The right to think outrageously
At the time of the miners' strike, young people with poor grades or no qualifications comprised what policy-makers referred to as "the bottom 40 per cent". They had four choices: the dole, work if they could get it, YTS or further education college. A year later, the first option was removed.
And 20 years later, the dire warnings of Arthur Scargill about the demise of the mining industry turn out to be a serious underestimate.
From a total of 180,000 miners in 1984, about 8,000 are left. Mining and industrial work, or any work at all, are now rare options at 16. In 1984, I was a "life and social skills instructor" on a YTS run by Rotherham local education authority.
"Trainees" did work experience in private firms, voluntary organisations and the public sector, with job-related training at a local FE college and day and block release courses in "life and social skills". Few had much chance of getting a vocational or academic qualification, some got jobs and some went on to do full-time FE courses.
We kept no figures for retention and progression, so it is difficult to be precise about what happened to them. If a meaningful education is the chance to gain a useful qualification, taught by qualified teachers with a clearly defined syllabus, assessment criteria and learning outcomes, most of our trainees missed out. Very little of their job-related training and none of their life and social skills programmes offered any of these.
Like many of my colleagues, I was trained in an ad hoc combination of youth work and counselling. In the absence of regulation, unemployment schemes had a free rein. The life and social skills course I helped to design was a mixture of guidelines from the Manpower Services Commission, our own ideas and the interests of the young people. Our course was a lively combination of outdoor pursuits, trips to judicial courts and exhibitions, all manner of job-seeking skills and every topic you can think of.
Twenty years later, one feature I recall of debates about education at that time is the effect of the strike itself. Many of the young people I worked with were proud supporters of Arthur Scargill. Some would arrive late from an early picket. Although not all trainees were from strikers' families, the atmosphere was intensely political. Many had strong views on everything. In contrast to the political apathy I found in FE, they wanted to talk about the media, the police, the Conservative government, racism, sexism and Northern Ireland.
Freedom from regulation enabled us to respond to all their interests. The MSC issued a directive the year before the strike, banning staff from bringing politics into life and social skills courses. In a memorable phrase, the directive told us that "politics were irrelevant to the young people's unemployed status". We ignored this.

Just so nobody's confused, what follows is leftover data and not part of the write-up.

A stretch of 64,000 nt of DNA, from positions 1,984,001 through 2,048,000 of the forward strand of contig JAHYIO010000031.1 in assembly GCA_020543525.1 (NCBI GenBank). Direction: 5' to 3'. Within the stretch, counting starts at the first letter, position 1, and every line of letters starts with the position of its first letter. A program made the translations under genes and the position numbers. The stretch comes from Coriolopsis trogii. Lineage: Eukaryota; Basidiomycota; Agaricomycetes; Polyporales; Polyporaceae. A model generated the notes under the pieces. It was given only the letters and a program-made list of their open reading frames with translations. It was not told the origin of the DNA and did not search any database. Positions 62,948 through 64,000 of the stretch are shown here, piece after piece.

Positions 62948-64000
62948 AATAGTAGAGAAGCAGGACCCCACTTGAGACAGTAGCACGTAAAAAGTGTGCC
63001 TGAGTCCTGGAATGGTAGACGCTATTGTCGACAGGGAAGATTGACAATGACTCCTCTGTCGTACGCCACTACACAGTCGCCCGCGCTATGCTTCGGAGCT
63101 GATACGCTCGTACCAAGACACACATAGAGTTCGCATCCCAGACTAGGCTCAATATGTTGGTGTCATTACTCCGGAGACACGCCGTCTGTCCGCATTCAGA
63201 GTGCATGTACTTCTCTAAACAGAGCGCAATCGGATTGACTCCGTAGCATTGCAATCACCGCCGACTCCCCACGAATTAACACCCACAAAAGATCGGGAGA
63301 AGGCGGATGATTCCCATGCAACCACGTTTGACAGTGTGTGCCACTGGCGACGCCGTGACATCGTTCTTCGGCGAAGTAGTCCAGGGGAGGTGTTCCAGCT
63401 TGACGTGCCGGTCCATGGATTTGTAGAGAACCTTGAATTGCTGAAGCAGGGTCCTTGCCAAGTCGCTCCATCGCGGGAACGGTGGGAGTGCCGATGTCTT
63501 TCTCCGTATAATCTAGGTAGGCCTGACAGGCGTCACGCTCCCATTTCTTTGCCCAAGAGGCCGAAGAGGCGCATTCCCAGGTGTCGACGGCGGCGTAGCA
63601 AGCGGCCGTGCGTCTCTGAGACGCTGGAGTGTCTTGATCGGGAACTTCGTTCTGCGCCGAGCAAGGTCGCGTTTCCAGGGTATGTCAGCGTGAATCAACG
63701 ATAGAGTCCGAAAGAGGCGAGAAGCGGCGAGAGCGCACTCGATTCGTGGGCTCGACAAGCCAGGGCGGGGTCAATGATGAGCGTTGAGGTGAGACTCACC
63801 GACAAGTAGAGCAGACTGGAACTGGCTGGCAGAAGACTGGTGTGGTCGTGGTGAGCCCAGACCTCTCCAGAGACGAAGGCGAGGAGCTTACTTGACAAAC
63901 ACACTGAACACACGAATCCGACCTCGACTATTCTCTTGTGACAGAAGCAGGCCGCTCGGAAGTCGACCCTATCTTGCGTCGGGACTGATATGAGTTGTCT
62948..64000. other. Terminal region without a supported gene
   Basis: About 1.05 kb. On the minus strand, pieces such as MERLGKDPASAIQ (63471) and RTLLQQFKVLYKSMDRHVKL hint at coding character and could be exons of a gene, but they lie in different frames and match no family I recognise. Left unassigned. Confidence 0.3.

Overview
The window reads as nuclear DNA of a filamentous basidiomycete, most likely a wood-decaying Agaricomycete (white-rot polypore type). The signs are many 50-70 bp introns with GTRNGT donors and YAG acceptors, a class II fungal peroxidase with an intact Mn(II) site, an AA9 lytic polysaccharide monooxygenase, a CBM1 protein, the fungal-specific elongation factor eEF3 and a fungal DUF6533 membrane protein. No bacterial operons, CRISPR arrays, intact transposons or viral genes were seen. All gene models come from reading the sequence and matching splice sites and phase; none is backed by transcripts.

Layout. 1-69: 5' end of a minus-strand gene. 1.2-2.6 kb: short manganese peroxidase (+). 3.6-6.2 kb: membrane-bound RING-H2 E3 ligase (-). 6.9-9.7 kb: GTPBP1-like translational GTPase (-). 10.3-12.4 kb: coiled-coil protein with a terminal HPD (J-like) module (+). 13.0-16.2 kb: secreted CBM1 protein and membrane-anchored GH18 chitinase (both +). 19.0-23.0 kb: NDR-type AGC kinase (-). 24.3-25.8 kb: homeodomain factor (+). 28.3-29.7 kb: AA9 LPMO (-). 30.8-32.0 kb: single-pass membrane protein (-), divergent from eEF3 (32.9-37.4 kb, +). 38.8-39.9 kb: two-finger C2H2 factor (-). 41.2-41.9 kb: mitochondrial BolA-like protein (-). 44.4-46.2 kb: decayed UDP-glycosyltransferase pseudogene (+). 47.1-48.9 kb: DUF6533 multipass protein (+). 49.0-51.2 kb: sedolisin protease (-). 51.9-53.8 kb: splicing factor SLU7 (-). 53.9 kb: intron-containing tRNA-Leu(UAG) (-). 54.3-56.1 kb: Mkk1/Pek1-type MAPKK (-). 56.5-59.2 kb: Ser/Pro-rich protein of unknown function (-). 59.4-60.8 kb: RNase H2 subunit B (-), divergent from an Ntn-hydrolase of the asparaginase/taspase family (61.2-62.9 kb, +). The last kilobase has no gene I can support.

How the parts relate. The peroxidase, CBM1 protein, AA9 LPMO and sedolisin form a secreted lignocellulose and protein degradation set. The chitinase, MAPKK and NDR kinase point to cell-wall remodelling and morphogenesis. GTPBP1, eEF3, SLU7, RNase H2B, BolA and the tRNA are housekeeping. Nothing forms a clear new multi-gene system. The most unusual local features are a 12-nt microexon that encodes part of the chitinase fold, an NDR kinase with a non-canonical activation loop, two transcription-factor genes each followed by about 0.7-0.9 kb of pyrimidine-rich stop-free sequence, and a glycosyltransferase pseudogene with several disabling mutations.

From one perspective, we offered a lively curriculum that developed confidence, personal and social skills, new insights and new ways of thinking. But for many critics, unemployment schemes in the 1980s were often politically motivated, with no useful qualifications or worthwhile training. In the political hothouse of the time, many staff on schemes thought such objections were just intended to stop young people from understanding what was causing their unemployment.
Twenty years on, there is a better chance of getting a qualification from work experience, better quality training in FE colleges and opportunities to combine academic and vocational courses.
But the Adult Learning Inspectorate showed last year that a significant proportion of workplace training remains poor, while vocational education persists in having a low status.
Opportunities for young people to see things in new ways and to discuss topics that are genuinely meaningful to them are minimal now that "citizenship" has disappeared from the 14-19 proposals. Instead, the pathways and qualification structures that dominate the proposed 14-19 assessment reforms of former schools chief inspector Mike Tomlinson's committee are strong on usefulness but silent on inspiration and engagement.
Contemporary debates about what might count as a meaningful and inspiring education are so muted that the heated discussions of the 1980s seem as anachronistic as the strike itself. An unregulated curriculum is not the answer. But it still seems impossible to imagine one that offers useful qualifications, a decent job and the chance to think differently, even outrageously. The 20th anniversary of a defining moment in the UK's social and political history only serves to highlight how far we still seem to be from this goal.
Kathryn Ecclestone is senior lecturer in post-compulsory education at Exeter university